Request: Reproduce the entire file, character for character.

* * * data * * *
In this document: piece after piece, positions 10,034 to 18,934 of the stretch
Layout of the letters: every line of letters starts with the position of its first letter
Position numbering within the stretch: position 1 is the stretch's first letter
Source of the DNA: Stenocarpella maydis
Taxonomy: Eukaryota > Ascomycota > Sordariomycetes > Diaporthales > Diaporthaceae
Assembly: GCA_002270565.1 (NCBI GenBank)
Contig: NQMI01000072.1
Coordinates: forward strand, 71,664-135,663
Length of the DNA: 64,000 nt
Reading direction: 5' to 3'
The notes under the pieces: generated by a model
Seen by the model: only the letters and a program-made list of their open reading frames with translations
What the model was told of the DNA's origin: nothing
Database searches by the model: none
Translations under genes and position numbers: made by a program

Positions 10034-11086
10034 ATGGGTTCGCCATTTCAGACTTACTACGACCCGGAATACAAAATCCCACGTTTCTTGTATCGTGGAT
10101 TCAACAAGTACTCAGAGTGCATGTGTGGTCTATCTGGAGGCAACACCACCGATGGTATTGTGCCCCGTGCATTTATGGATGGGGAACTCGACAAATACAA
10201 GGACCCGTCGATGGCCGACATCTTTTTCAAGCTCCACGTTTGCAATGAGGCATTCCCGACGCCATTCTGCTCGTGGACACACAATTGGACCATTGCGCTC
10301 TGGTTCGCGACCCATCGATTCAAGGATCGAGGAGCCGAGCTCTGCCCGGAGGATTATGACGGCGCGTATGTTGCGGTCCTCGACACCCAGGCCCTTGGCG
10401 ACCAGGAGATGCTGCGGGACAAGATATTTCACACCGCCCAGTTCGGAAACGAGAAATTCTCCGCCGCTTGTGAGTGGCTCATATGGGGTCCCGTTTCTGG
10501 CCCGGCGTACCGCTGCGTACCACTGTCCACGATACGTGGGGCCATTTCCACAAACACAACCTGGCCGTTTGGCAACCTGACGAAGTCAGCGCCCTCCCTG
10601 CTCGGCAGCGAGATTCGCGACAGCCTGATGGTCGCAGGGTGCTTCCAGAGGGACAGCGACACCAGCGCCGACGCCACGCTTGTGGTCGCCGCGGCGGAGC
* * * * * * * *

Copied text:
In this document: piece after piece, positions 10,034 to 18,934 of the stretch
Layout of the letters: every line of letters starts with the position of its first letter
Position numbering within the stretch: position 1 is the stretch's first letter
Source of the DNA: Stenocarpella maydis
Taxonomy: Eukaryota > Ascomycota > Sordariomycetes > Diaporthales > Diaporthaceae
Assembly: GCA_002270565.1 (NCBI GenBank)
Contig: NQMI01000072.1
Coordinates: forward strand, 71,664-135,663
Length of the DNA: 64,000 nt
Reading direction: 5' to 3'
The notes under the pieces: generated by a model
Seen by the model: only the letters and a program-made list of their open reading frames with translations
What the model was told of the DNA's origin: nothing
Database searches by the model: none
Translations under genes and position numbers: made by a program

Positions 10034-11086
10034 ATGGGTTCGCCATTTCAGACTTACTACGACCCGGAATACAAAATCCCACGTTTCTTGTATCGTGGAT
10101 TCAACAAGTACTCAGAGTGCATGTGTGGTCTATCTGGAGGCAACACCACCGATGGTATTGTGCCCCGTGCATTTATGGATGGGGAACTCGACAAATACAA
10201 GGACCCGTCGATGGCCGACATCTTTTTCAAGCTCCACGTTTGCAATGAGGCATTCCCGACGCCATTCTGCTCGTGGACACACAATTGGACCATTGCGCTC
10301 TGGTTCGCGACCCATCGATTCAAGGATCGAGGAGCCGAGCTCTGCCCGGAGGATTATGACGGCGCGTATGTTGCGGTCCTCGACACCCAGGCCCTTGGCG
10401 ACCAGGAGATGCTGCGGGACAAGATATTTCACACCGCCCAGTTCGGAAACGAGAAATTCTCCGCCGCTTGTGAGTGGCTCATATGGGGTCCCGTTTCTGG
10501 CCCGGCGTACCGCTGCGTACCACTGTCCACGATACGTGGGGCCATTTCCACAAACACAACCTGGCCGTTTGGCAACCTGACGAAGTCAGCGCCCTCCCTG
10601 CTCGGCAGCGAGATTCGCGACAGCCTGATGGTCGCAGGGTGCTTCCAGAGGGACAGCGACACCAGCGCCGACGCCACGCTTGTGGTCGCCGCGGCGGAGC